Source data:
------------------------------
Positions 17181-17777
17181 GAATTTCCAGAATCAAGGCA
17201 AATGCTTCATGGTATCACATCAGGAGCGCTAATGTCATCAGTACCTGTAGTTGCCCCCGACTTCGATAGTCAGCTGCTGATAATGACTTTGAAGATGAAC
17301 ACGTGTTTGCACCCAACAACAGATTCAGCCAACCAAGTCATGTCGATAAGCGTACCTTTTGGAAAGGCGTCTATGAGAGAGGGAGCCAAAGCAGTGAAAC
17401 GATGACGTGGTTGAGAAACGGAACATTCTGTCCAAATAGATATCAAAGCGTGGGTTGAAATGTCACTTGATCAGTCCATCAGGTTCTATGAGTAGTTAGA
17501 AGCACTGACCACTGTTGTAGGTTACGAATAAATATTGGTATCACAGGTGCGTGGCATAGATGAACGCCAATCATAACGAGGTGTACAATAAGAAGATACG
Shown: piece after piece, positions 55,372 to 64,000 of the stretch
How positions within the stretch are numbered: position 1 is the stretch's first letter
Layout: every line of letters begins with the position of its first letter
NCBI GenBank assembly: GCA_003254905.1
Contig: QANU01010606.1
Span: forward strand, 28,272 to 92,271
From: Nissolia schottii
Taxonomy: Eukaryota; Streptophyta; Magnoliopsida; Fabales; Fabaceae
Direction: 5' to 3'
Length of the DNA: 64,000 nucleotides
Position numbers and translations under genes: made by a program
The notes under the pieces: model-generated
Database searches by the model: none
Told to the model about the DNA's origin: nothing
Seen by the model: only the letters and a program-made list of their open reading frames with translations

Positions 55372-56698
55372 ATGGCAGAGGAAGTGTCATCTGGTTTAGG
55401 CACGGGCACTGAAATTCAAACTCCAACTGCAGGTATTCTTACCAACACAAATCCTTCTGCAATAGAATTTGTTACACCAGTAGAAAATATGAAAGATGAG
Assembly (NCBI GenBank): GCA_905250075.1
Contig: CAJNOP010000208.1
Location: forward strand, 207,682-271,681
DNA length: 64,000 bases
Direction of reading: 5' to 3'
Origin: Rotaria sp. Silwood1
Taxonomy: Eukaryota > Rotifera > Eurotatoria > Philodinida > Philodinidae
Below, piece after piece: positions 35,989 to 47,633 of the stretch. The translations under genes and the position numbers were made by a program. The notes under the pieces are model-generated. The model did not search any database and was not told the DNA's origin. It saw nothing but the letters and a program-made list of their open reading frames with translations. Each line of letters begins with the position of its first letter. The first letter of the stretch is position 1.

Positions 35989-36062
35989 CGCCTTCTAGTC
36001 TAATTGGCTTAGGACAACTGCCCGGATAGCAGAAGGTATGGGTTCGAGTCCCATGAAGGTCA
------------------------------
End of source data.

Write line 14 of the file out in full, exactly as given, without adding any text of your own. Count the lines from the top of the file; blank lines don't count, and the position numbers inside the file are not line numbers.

Taxonomy: Eukaryota; Streptophyta; Magnoliopsida; Fabales; Fabaceae